Thursday, November 21, 2013

Princess Mononoke Anime Movie Review

Princess Mononoke
Miramax Films
Movie - 134 minutes - 1 disc
$32.99 (2000)
$22.99 (2000)
ISBN 717951007414
Japanese/English/French Audio - English Subtitles
Director - Hayao Miyazaki
Studio - Studio Ghibli

Synopsis: A monstrous creature descends upon a village tucked away in the hidden wilderness.  The creature writhes with evil and wishes to destroy all in its path.  One brave, young warrior rises to meet the horror and protect his village.  Yoshitaka riding his faithful red elk, Yakul, manages to fell the beast and reveal it's true form - a massive, decaying boar god.  During his struggle, Yoshitaka's right arm is caught in its foul grasp and becomes infected with the same evil corruption.  The wise woman of the village pronounces sentence on Yoshitaka after he returns to the village - his arm is poisoned and it will eventually kill him once it reaches his heart.  An iron ball is recovered from the boar god's body and Yoshitaka vows to discover its origins to protect others from befalling a similar fate.  He leaves his village behind and begins his journey with Yakul.
Yoshitaka riding Yakul takes aim at the monster attacking his village
During his journey, Yoshitaka, encounters many interesting people and creatures.  They include Jigo, a wandering monk who may have ties to the government and a secret agenda.  Yoshitaka passes by war-torn villages and the evil in his right arm responds to the chaos being wrought by the soldiers.  The right arm gives Yoshitaka power, but makes his attempts at self-defense turn deadly.  Fleeing further west, he enters an ancient forest and experiences the incredible.  A great forest spirit watches over these lands and giant creatures roam the hills as gods.  Among them are a group of massive wolves and a ferocious girl who rides with them.  She is known as San and despises humans.
Yoshitaka's right arm is injured during the confrontation
The humans under the leadership of Lady Eboshi have established Irontown near the forest and begun a fierce conflict with the native creatures.  Irontown makes weapons of war in great furnaces that pollute the air and water.  The forest gods rail against the humans and San sides with her wolf clan.  Yoshitaka becomes embroiled in the brutal conflict between man and nature, but which side will he choose?  He is captivated by San's wild beauty, but how can he betray humanity to animals?  Lady Eboshi vows to destroy the forest spirit and Jigo lurks in the shadows.  Can Yoshitaka make a difference amidst these relentless forces before his poisoned right arm claims his life?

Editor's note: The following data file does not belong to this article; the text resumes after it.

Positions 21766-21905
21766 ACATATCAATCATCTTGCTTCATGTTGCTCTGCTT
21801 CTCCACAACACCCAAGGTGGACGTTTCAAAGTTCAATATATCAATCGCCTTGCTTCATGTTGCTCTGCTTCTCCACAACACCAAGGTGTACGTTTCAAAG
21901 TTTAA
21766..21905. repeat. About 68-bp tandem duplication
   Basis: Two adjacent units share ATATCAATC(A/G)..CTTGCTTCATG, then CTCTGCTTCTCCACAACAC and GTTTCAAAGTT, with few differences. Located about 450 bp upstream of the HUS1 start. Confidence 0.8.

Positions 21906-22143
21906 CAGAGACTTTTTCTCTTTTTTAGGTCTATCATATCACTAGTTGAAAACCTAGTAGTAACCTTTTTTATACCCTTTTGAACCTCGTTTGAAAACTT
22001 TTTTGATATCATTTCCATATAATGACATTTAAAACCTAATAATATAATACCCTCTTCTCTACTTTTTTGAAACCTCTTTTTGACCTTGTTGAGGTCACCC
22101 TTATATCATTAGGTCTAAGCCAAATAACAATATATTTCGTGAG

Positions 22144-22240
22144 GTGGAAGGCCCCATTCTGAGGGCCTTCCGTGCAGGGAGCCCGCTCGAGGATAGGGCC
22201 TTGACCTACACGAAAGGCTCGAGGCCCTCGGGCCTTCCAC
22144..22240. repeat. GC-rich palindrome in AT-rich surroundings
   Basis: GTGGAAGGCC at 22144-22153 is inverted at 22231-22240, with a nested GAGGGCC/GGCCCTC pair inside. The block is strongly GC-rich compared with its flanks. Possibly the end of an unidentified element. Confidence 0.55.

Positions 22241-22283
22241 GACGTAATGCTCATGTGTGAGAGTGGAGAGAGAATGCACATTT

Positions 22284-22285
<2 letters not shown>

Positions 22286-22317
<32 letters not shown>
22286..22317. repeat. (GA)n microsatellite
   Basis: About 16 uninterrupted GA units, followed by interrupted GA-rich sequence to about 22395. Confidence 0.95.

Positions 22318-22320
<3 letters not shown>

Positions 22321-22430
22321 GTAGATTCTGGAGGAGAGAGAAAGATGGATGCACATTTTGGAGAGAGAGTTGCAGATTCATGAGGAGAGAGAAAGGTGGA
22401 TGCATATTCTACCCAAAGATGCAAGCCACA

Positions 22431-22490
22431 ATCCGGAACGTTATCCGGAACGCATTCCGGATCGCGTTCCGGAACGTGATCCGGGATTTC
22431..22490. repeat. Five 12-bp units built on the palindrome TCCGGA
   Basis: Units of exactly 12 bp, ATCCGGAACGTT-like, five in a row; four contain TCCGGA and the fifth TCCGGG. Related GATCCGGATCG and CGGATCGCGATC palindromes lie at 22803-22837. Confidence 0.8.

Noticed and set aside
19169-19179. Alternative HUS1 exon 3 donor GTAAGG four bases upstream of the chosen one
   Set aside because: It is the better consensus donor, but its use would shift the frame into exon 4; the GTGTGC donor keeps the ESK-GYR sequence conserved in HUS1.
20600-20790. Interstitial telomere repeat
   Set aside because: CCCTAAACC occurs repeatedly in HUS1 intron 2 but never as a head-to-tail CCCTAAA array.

During his journey Yoshitaka meets the wandering monk, Jigo
Pros: Amazing animation with meticulous attention to detail, lush backgrounds, incredible creature designs, compelling characters, relevant environmental message which embraces the constant state of change in the world, perhaps the greatest film by Miyazaki, won scores of awards and was the highest grossing film in Japan when it was first released, Neil Gaiman worked on the English dub - which had excellent voice acting (included a bunch of Hollywood stars - Minnie Driver, Billy Bob Thornton, Billy Crudup, and Claire Danes)
These little guys are Kodama, harmless little tree sprites in the deep forest
Cons: English dub script is different than the original Japanese script (subtitles are based on the dub script), no Blu-Ray version has been released yet and the image quality from the DVD release is showing its age, not necessarily a con, but this movie is not family-friendly like most Studio Ghibli films (My Neighbor Totoro, Spirited Away, Howl's Moving Castle) due to violence and wolf-head, ending is not absolute
Lady Eboshi and her men from Irontown prepare to defend against giant wolves
Mike Tells It Straight: Princess Mononoke is quite possibly the greatest Miyazaki film ever produced.  It embodies all of his main themes from across his lengthy career - environmentalism, man's opposition with nature, strong female characters, anti-war, morally ambiguous villains, a sense of the wonder with the unseen spiritual world.  Some really amazing and dramatic scenes are in this movie starting with the intense confrontation at the beginning with the corrupted boar god, Nago.  The creature design is truly creepy and really sets the tone as far apart from previous Ghibli films as possible.
San rides on the back of a giant wolf and opposes Lady Eboshi
Yoshitaka's poisoned arm makes for some exciting situations.  It gives him superhuman strength which comes in handy against regular humans and puts him somewhat in league with the lesser animal gods.  I found San to be somewhat one-dimensional - all-consuming hate and anger against the humans.  She was a fierce combatant, but Yoshitaka was truly the protagonist in the film.  His personality was extremely noble although it was supposed to be somewhat melancholy.  I didn't see that at all and maybe the English dub had something to do with altering his original portrayal.
San attempts to kill Lady Eboshi!
The other characters were interesting, but not very likable.  Jigo and Lady Eboshi were both complex, but I couldn't help disliking them since they opposed the forest gods.  They both had excellent martial skills and weren't all bad since Yoshitaka befriended them.  So many scenes were epic during the movie and my particular favorites were the opening scene with Nago, the first appearance of the little forest sprites, and the assassination attempt of Lady Eboshi by San in Irontown.  Truly epic stuff and I give my highest recommendation possible to this film.  I love Miyazaki's other films, but this one is more mature and quite possibly my favorite.
The Forest Spirit is a wondrous and mysterious creature

TO BUY and Recommendations:

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